High resolution infrared spectroscopy of jet-cooled molecules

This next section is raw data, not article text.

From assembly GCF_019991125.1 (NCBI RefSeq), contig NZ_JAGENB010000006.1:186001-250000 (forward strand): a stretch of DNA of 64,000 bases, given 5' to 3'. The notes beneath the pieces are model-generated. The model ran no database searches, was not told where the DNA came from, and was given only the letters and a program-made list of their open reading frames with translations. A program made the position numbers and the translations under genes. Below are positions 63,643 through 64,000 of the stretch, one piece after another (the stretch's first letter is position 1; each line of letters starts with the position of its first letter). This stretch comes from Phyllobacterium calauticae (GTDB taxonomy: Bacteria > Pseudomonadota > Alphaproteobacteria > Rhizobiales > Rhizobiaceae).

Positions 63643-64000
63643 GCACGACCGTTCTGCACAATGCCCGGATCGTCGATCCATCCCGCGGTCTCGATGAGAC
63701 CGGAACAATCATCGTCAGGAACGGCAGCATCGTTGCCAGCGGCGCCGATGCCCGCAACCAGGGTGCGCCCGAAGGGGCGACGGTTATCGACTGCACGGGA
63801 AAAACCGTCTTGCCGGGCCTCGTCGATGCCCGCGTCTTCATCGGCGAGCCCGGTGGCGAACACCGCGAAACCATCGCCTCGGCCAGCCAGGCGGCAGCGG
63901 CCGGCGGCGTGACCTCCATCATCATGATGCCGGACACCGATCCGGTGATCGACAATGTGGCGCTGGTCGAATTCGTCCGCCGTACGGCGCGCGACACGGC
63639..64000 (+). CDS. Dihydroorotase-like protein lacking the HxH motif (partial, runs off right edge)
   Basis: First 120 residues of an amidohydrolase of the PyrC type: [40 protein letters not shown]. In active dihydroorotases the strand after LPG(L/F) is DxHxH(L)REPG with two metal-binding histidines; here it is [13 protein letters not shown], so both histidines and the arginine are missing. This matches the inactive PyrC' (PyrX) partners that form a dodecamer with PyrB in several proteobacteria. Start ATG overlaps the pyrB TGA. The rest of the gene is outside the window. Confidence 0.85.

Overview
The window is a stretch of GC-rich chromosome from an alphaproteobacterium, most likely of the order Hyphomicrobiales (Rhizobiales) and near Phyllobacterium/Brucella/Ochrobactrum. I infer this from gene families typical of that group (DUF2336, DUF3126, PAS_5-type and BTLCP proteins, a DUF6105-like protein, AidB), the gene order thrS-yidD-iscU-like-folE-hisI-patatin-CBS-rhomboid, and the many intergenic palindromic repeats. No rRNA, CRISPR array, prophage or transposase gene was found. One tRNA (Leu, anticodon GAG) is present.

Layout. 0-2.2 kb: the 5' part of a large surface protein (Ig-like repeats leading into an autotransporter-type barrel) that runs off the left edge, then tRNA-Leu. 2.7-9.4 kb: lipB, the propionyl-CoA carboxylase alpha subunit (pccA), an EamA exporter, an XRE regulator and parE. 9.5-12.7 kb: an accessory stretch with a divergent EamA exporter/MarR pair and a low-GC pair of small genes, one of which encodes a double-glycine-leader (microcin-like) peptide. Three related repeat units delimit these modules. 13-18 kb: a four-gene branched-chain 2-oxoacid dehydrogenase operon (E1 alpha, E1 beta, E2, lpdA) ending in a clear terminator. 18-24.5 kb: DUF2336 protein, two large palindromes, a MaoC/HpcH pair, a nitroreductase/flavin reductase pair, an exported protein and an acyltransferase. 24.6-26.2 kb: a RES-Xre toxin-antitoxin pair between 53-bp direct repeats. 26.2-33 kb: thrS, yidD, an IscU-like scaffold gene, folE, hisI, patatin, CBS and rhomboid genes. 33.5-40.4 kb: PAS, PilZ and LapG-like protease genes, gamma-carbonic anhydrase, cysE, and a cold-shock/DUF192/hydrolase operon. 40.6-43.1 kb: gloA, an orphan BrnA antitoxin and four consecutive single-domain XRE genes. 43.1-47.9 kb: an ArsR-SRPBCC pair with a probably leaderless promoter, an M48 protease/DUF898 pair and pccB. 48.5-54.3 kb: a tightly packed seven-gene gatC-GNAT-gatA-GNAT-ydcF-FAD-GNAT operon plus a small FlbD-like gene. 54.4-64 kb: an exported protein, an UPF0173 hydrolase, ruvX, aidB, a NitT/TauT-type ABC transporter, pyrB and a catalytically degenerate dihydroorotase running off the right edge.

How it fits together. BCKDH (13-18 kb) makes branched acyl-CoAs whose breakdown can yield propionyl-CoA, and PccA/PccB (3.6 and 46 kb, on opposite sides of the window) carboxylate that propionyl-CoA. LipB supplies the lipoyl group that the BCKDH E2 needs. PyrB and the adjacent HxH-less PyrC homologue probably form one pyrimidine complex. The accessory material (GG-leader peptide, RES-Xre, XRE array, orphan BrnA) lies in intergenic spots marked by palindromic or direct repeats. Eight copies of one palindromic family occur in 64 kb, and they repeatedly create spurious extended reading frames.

The development and implementation of a high resolution, direct absorption, rapidscanning infrared diode laser spectrometer incorporating a supersonic jet expansion source is described. High sensitivity is achieved by directly modulating absorption signals at frequencies in excess of 50 kHz, enabling their separation from lower frequency mechanical and diode 1/f noise. This is accomplished by rapidly scanning the diode laser across a small frequency window (~0.5-1.5cm-1) synchronously with a pulsed supersonic expansion in a time period of 1 or 2 ms. Absorptions appear as small attenuations in the overall variation of the laser mode power across the scan window. This background profile is removed by recording the laser power without gas pulsing and subtracting. Relative frequency calibration is effected by simultaneously recording the spectrum of a reference gas and the interference fringes of an etalon. Absorption signals are recorded by means of a fast 12-bit analog-to-digital converter operating at 1 MHz. This is housed within a dedicated PC microprocessor which performs spectrometer control, data coaddition, signal processing and spectrum calibration functions. The spectrometer has been used to measure the infrared spectra of two weakly bound complexes, CO-OCS and Ne-SiH4. The infrared absorption spectrum of CO-OCS was measured in the 5μm region of the OCS ν3 asymmetric stretch. In addition microwave spectra of CO-OCS and two isotopomers 13CO-OCS and CO-OC34S have been recorded using a pulsed nozzle microwave Fourier transform spectrometer. The lines have been fitted to a Watson S reduction Hamiltonian yielding rotational, quartic and (for the ground states) sextic centrifugal distortion constants. A T-shaped structure is determined and this is rationalised by a simple potential model incorporating a distributed multipole analysis of the electrostatic charge distribution, distributed dispersion contribution and a cylindrical hard-core repulsion. The infrared spectrum of Ne-SiH4 was recorded in the vicinity of the SiH4 ν3 triply degenerate stretching vibration centred at 2189.19 cm-1. Ne-SiH4 is only the second atomspherical top complex to be successfully recorded and analysed. The complex exhibits an intermolecular potential with considerably smaller anisotropy than its argon analogue Ar-SiH4. Consequently the SiH4 unit is almost free to rotate within the complex, resulting in novel Coriolis interaction between the angular momentum of the SiH4 unit and that of the overall complex. Individual bands are fitted to Coriolis interaction Hamiltonians, and the band centres for all the transitions of the complex are fitted to an anisotropic intermolecular potential. Finally, applications of the spectrometer to the study of air sensitive compounds and species generated by electric discharge sources are considered.